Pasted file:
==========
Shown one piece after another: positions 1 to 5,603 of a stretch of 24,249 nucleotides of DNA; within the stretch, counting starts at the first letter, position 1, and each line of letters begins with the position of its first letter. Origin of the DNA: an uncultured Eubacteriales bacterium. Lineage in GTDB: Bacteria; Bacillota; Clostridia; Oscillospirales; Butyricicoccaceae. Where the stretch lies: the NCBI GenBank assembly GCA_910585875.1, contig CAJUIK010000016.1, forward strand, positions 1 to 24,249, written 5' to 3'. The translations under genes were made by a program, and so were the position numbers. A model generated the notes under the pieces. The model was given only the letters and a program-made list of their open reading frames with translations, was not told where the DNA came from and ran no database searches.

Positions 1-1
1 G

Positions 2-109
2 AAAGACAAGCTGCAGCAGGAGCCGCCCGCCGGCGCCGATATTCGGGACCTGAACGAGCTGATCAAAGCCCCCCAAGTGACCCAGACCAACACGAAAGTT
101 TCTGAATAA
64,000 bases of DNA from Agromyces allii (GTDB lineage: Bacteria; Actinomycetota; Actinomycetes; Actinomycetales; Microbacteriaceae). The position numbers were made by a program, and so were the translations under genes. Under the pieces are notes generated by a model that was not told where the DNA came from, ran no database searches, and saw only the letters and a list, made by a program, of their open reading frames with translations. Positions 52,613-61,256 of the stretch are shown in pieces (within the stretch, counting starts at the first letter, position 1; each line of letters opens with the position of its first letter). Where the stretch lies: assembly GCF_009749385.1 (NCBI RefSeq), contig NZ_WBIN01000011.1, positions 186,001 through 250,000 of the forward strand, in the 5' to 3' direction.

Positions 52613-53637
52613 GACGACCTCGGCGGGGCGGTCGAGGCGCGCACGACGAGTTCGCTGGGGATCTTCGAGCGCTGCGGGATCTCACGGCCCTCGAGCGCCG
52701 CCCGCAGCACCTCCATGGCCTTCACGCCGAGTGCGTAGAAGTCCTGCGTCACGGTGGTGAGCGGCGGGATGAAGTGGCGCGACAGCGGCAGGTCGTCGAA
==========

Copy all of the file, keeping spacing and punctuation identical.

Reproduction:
Shown one piece after another: positions 1 to 5,603 of a stretch of 24,249 nucleotides of DNA; within the stretch, counting starts at the first letter, position 1, and each line of letters begins with the position of its first letter. Origin of the DNA: an uncultured Eubacteriales bacterium. Lineage in GTDB: Bacteria; Bacillota; Clostridia; Oscillospirales; Butyricicoccaceae. Where the stretch lies: the NCBI GenBank assembly GCA_910585875.1, contig CAJUIK010000016.1, forward strand, positions 1 to 24,249, written 5' to 3'. The translations under genes were made by a program, and so were the position numbers. A model generated the notes under the pieces. The model was given only the letters and a program-made list of their open reading frames with translations, was not told where the DNA came from and ran no database searches.

Positions 1-1
1 G

Positions 2-109
2 AAAGACAAGCTGCAGCAGGAGCCGCCCGCCGGCGCCGATATTCGGGACCTGAACGAGCTGATCAAAGCCCCCCAAGTGACCCAGACCAACACGAAAGTT
101 TCTGAATAA
64,000 bases of DNA from Agromyces allii (GTDB lineage: Bacteria; Actinomycetota; Actinomycetes; Actinomycetales; Microbacteriaceae). The position numbers were made by a program, and so were the translations under genes. Under the pieces are notes generated by a model that was not told where the DNA came from, ran no database searches, and saw only the letters and a list, made by a program, of their open reading frames with translations. Positions 52,613-61,256 of the stretch are shown in pieces (within the stretch, counting starts at the first letter, position 1; each line of letters opens with the position of its first letter). Where the stretch lies: assembly GCF_009749385.1 (NCBI RefSeq), contig NZ_WBIN01000011.1, positions 186,001 through 250,000 of the forward strand, in the 5' to 3' direction.

Positions 52613-53637
52613 GACGACCTCGGCGGGGCGGTCGAGGCGCGCACGACGAGTTCGCTGGGGATCTTCGAGCGCTGCGGGATCTCACGGCCCTCGAGCGCCG
52701 CCCGCAGCACCTCCATGGCCTTCACGCCGAGTGCGTAGAAGTCCTGCGTCACGGTGGTGAGCGGCGGGATGAAGTGGCGCGACAGCGGCAGGTCGTCGAA